Well, hold onto those concerns for the time being because we are going to come back to them and address them later.  Interestingly, even in Calvin’s days, many of the objections that we might have or encounter today were anticipated.  So, for example, Calvin notes that some may argue that religion is simply an invention of those in power in order to control the masses, to which he responds with two rebuttals:

  1. That it would be impossible to use religion as a control if there wasn’t a pre-existing common awareness of God[5]
  2. That even those who generally show contempt, when confronted with their own mortality, show some fear of God[6]

What affect does it have?

We have already seen that General Revelation does not simply convey neutral information.  Rather, it is intended to draw out a response of wonder, praise and obedience to God as we see his greatness, his goodness and kindness.[7]  This is the positive side of the coin, but General Revelation is also the basis of judgement.  It acts as a witness against us and sin because, as Paul tells us in Romans 1, God’s revelation leaves us all without excuse.  Remember how we saw in our second post that God has revealed his righteousness in the Gospel? (Rom 1:16-17) Well, Paul goes on to say that:

The wrath of God is being revealed from heaven against all the godlessness and wickedness of people, who suppress the truth by their wickedness, 19 since what may be known about God is plain to them, because God has made it plain to them. 20 For since the creation of the world God’s invisible qualities – his eternal power and divine nature – have been clearly seen, being understood from what has been made, so that people are without excuse. (Rom 1:19-20.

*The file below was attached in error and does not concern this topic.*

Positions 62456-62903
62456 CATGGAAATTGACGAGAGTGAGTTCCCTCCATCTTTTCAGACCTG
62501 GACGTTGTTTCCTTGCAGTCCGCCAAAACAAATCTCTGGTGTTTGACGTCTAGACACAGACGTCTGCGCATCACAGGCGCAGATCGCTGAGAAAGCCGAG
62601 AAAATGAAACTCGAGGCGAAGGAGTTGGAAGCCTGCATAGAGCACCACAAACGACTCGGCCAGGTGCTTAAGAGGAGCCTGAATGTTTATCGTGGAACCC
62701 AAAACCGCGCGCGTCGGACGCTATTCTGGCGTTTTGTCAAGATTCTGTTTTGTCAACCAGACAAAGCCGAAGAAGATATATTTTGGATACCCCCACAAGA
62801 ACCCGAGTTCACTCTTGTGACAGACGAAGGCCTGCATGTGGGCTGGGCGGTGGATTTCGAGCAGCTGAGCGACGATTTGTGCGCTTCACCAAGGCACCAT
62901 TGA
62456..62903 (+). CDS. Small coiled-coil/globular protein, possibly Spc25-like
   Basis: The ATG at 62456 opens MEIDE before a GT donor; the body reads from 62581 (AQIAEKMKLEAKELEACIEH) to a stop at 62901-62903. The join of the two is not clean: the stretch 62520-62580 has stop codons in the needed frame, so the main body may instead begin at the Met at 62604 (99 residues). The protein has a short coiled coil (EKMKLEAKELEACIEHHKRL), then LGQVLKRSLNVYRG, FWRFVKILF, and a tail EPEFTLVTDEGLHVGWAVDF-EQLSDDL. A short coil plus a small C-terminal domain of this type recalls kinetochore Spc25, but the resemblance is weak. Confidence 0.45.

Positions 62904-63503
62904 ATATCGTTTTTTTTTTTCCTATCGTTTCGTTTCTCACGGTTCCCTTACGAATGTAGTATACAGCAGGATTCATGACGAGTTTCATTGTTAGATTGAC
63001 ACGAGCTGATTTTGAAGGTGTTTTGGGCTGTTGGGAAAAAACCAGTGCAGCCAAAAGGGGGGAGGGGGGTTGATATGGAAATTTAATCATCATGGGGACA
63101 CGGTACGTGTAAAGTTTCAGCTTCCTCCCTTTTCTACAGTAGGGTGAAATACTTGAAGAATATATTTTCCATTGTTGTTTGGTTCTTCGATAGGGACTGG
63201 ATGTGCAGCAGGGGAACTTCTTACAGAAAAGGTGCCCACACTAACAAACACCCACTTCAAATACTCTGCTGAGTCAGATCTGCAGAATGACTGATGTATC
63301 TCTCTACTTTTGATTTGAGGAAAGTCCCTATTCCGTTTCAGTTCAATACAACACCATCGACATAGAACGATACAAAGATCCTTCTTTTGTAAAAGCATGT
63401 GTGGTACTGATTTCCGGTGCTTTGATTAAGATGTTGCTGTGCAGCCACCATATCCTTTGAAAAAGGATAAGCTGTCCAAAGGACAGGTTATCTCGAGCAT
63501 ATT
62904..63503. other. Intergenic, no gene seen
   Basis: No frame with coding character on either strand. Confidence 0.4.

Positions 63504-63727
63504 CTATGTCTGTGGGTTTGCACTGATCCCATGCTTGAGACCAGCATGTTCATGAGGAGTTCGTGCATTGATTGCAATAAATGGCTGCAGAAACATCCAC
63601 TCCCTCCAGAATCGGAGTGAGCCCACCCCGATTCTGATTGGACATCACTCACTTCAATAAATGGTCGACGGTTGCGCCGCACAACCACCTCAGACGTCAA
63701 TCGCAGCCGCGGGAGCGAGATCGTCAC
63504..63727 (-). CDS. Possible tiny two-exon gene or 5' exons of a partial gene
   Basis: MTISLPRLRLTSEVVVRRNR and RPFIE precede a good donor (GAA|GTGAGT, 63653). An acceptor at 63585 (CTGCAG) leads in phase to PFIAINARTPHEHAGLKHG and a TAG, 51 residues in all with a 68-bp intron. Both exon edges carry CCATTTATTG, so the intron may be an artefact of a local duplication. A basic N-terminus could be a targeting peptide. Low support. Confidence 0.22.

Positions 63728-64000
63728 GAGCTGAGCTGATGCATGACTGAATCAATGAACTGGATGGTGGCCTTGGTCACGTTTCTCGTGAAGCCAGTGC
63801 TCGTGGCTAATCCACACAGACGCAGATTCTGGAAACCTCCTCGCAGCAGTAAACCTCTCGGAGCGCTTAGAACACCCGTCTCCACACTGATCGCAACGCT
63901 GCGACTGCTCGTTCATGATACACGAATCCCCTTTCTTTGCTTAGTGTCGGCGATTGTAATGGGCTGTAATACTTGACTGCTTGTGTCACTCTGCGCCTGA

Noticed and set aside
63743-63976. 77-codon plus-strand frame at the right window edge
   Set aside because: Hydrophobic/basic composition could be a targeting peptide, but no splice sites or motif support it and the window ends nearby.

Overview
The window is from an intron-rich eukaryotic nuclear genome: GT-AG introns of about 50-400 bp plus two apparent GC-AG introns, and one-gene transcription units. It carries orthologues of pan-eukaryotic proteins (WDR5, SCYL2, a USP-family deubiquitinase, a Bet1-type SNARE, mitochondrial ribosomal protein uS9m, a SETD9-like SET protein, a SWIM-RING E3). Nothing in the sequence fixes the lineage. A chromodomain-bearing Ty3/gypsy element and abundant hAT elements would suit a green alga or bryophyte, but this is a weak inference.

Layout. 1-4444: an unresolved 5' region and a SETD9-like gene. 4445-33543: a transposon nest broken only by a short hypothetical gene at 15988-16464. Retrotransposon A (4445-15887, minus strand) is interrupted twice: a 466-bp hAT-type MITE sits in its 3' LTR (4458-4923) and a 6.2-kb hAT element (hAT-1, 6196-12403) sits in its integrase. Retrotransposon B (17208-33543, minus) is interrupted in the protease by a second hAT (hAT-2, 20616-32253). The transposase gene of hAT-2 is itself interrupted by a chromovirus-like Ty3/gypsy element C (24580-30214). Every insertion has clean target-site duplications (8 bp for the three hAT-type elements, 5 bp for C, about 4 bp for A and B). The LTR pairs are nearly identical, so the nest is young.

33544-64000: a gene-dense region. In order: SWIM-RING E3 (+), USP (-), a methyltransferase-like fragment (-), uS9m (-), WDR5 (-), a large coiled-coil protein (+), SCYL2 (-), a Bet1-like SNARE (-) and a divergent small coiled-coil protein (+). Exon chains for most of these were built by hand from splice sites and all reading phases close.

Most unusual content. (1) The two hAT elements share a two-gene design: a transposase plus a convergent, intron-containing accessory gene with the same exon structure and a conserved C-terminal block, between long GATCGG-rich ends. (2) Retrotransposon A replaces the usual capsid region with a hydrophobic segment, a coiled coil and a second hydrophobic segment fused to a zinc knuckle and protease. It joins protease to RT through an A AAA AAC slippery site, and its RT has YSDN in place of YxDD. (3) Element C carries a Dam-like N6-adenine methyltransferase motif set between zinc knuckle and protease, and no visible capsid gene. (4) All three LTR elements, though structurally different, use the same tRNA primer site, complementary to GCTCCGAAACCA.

There again, we have the sense, as suggested by Calvin, that God’s Revelation isn’t simply something objective and neutral out there for us to look at for ourselves and make decisions.  It is effectively in our faces, unavoidable, undeniable.  This is seen both in the idea that truth is made manifest to them (“known, plain”) but also in their response.  Quoting the Dutch Missiologist J.H. Bavinck, Dan Strange notes General Revelation provokes a reaction: it “does not simply slide off man ineffectually like a raindrop glides off a waxy tree leaf.”[8] The response is to suppress the truth.  As Strange adds, “Suppression carries with it the sense of violently holding down.”[9]  He offers the following vivid illustration: human response is like “that of a child playing with an inflatable ball in the water.  She tried to hold the ball under the water with all her might and thinks she has succeeded, but the ball always pops up to the surface again for the child to try again and so on.”[10]

So General Revelation has much to say. Indeed, Calvin argues that it not only gives us some vague general idea that there is something more, but also points us to the God who is eternal and gives us hope for the future because as we look at God’s actions in history, we see both what he has done and the incompleteness of events.  We see that God’s “mercy and severity are only begun and incomplete.”[11]

Bavinck argues that if we deny or ignore General Revelation then we lose a vital support for our faith[12] because General Revelation

…keeps nature and grace, creation and recreation, the world of reality and the world of values, inseparably connected.  Without general revelation, special revelation loses its connectedness with the whole cosmic existence and life.  The link that unites the kingdom of nature and the kingdom of heaven then disappears.[13]

The Limits of General Revelation

And yet General Revelation falls short.  It cannot give us the complete account of who God is and how we are to know him.  Sin has corrupted our hearts so that we suppress the truth. Strange sees this as being an instantaneous response to the point where we may not be even conscious of the suppression.[14]